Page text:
BETHESDA, MarylandCongress finally resolved the current federal budget in mid-February, 4 months after fiscal year (FY) 2007 began, and raised the National Institutes of Health's funding to $28.9 billion, an increase of $619.5 million (2%) over its FY2006 appropriations. Although Congress kept the National Cancer Institute's budget at $4.79 billion, the Institute gained approximately $42.8 million in additional dollars because it will not have to contribute to the NIH common fund this year. These dollar gains plus money from other sources should increase NCI's available dollars by $46 million, NCI director John E. Niederhuber, MD, said at a meeting of the National Cancer Advisory Board.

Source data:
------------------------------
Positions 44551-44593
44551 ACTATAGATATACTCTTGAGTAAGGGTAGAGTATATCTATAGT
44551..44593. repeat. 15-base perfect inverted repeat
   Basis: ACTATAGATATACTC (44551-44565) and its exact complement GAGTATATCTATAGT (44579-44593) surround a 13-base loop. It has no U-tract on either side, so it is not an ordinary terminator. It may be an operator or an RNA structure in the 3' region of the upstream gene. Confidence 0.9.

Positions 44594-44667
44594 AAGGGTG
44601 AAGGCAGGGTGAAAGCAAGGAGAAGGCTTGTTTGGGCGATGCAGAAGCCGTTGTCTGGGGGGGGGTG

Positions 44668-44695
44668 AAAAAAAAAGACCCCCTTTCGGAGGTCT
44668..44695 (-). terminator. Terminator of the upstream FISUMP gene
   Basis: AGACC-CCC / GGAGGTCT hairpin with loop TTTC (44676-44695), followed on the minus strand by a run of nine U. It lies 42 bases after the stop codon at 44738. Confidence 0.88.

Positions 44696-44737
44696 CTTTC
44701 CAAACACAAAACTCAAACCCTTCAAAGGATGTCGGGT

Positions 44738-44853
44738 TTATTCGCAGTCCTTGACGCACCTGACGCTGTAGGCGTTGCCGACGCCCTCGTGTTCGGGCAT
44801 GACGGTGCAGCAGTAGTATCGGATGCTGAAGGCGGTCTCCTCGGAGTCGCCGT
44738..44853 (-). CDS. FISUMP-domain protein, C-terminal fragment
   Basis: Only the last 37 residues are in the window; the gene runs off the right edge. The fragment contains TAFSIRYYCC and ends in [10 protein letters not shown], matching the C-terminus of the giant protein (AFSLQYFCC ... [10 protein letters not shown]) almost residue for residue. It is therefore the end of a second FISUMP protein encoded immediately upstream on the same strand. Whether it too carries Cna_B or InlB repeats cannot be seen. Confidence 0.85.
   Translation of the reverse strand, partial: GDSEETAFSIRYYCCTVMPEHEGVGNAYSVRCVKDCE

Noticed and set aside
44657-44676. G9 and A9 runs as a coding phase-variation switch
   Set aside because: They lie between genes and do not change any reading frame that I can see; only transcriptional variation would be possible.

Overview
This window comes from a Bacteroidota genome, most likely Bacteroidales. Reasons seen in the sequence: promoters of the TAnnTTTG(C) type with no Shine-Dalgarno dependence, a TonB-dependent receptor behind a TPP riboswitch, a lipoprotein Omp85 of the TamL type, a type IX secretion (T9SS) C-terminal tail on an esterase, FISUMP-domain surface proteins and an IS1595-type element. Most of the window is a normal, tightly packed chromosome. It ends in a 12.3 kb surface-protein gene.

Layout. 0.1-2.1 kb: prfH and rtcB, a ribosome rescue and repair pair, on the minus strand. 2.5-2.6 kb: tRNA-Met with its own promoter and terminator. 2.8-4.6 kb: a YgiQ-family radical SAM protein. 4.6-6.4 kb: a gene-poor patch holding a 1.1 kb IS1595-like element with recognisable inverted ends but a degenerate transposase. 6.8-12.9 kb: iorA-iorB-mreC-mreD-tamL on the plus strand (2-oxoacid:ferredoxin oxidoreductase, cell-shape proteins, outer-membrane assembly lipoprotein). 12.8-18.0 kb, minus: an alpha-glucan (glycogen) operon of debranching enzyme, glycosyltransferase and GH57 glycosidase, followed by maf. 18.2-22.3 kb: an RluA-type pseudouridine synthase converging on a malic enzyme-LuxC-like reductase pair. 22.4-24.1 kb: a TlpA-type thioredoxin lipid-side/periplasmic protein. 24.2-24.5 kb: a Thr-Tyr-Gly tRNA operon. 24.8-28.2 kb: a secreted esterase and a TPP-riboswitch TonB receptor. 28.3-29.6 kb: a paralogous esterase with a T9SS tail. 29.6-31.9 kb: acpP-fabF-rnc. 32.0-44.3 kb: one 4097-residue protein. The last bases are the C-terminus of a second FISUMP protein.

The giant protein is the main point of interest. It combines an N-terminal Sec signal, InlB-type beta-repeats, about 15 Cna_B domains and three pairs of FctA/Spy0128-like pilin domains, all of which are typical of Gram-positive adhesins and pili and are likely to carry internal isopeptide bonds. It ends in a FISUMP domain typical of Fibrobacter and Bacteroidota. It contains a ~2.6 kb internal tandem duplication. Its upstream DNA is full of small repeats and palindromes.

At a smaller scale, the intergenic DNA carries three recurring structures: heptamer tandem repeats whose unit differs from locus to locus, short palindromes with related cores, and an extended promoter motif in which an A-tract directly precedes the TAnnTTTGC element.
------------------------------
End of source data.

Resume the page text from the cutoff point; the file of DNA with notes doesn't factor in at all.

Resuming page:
The money should enable NCI to provide $2.022 billion to fund 5,188 research project grants in FY2007, 16 more than in FY2006, he said. Noncompeting grants will fall to 3,878, a decrease of 14 from last fiscal year, and these grants will have no inflationary adjustments built into them. Competing grants will rise to 1,310, an increase of 30.
In his proposed budget for FY2008, President Bush asked Congress to provide NIH $28.9 billion and NCI $4.782 billion, decreases of $511 million and $11 million, respectively, from their newly approved FY2007 funding.